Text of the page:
‘Squid Game’ and The Nerve-Shredding Result Of Moral Manipulation.

The task of introducing a phenomenon like ‘Squid Game’ for a review is as dreadful as the show itself. How do you try to condense the world’s hottest show without using words like ‘inescapable’ or without trying to sound pretentious and act like you didn’t watch it purely because of peer pressure? We all know what ‘Squid Game’ is, there are high chances you’ve seen it all, maybe even multiple times. There is no use in going back to the phase where every YouTuber titled their video ‘What is Squid Game and Why Is It So Popular?’ All of this is to say that I’ve obviously seen the show, loved it and wanted an excuse to talk about it without feeling like I’m using it for views. Bonus points for being late to the party!

major spoilers for season 1 of ‘Squid Game’ are featured in this review.

To say that ‘Squid Game’ works because of one particular factor is honestly selling the show short. The show’s themes are infused into every single character, set and game. One doesn’t work without the others. One of the multitudes of reasons why this show has caught the eye of so many is because the games aren’t just an empty ploy. There are deadly consequences not only literally because there is more death in a single scene than an entire episode of ‘Game of Thrones’ but also character consequences. These games require the sacrifice of morality, they often times manipulate it as they did so cruelly in the infamous sixth episode. The show doesn’t put these characters in such horrible situations just because. Our protagonists are all in a financial crisis, they are intensely desperate. The fact that they even accept going to such games with little to no information proves how little they have to lose. In fact, the first episode plays out how we expect it to. There is this preconceived notion that these characters are trapped which is why the voting scene in Episode 2 threw so many of us off. As harsh as this system is, the reality is that these contestants were never trapped. They’ve been free to leave, in fact, they actually did leave. It was their decision to join the games again, fully aware of what they’d be getting into. Despite rooting for these characters, they all knew that at some point, most likely, death awaited. Every character knew that they had to do everything in their entire being to stay alive and win the game. Unfortunately, as the games progressed, it ultimately meant that they had to sacrifice others to do so. The perfect example of ‘Squid Game’s moral manipulation is the third game, ‘Tug of War’.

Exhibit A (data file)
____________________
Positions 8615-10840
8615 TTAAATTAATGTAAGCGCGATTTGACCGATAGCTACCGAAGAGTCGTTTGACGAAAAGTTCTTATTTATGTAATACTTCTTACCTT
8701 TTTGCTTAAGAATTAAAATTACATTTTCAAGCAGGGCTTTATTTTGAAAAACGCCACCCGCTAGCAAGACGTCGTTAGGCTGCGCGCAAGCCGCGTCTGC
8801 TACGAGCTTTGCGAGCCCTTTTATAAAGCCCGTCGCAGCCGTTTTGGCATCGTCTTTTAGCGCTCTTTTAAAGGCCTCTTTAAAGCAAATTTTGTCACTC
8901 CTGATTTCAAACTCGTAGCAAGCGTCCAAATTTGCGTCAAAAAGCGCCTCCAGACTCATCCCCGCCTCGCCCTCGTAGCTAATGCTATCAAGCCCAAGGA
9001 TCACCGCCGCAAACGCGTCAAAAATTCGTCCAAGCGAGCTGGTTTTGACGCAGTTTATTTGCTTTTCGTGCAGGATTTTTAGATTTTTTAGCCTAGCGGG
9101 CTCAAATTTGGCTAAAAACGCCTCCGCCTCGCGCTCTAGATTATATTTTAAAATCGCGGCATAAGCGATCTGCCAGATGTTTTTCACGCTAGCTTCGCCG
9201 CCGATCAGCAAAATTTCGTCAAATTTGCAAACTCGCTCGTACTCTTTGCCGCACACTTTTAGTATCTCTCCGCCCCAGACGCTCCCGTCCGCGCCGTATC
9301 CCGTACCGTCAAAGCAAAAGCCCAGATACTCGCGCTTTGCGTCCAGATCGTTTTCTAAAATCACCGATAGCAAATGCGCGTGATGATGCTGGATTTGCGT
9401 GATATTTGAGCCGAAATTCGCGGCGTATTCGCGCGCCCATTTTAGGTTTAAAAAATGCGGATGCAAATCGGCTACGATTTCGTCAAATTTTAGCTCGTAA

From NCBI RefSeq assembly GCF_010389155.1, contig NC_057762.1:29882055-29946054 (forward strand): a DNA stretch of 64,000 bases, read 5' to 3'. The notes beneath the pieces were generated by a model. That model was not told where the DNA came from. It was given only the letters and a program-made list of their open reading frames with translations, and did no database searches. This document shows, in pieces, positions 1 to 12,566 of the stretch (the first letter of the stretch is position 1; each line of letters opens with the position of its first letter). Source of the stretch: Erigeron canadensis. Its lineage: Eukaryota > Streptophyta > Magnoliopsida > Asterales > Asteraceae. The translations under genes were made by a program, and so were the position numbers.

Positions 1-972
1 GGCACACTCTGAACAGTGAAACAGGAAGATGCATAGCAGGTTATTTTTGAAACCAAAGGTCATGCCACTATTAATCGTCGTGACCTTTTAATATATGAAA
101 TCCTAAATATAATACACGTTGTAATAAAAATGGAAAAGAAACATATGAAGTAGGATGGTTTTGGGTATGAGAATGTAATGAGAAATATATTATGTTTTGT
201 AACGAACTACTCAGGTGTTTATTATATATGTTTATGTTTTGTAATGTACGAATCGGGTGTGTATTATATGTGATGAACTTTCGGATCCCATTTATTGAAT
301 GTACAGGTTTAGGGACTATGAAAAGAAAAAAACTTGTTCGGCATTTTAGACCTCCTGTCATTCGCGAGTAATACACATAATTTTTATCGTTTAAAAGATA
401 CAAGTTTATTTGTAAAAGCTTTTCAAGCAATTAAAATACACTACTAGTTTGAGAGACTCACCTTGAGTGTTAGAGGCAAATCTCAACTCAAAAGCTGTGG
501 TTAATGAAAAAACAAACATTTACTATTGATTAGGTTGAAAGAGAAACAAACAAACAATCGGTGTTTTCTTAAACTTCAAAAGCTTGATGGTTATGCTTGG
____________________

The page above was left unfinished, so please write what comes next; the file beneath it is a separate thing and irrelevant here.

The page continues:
Fully knowing that people had to be killed off every round, our protagonists watched in horror as two teams went head to head before them in a disturbing game of tug-of-war. As one team reigned victoriously, the other fell down a horrible death in agonizing dread. Knowing they have to win, our protagonists go up reluctantly not because they recognize the fact that they have to kill the other contestants but more so because of the fact that they felt like they were going to lose. Thanks to the wise advice of Player One and the instincts of Cho Sang-woo, the team won very much to their own surprise and relief. This was the first game in the show to challenge their instincts and morality as every team quite literally fought to get the other team killed. It is only when they return to the elevator to go back down that it hits them. Obviously, everyone processed it differently and that’s what makes this fascinating cast of characters so enticing to watch. Later on in the series, Sang-woo claims he fought for his place to be in the final game when in reality he manipulated his way to the top. He wasn’t particularly phased by the fact that he helped kill the other team unlike his childhood friend and our main protagonist, Seong Gi-hun. You could see the glimmer of innocence and optimism leave his eyes in this episode. Despite winning every game, he grew to look more defeated with every victory. By the end of the series, he is left completely uninspired and hopeless.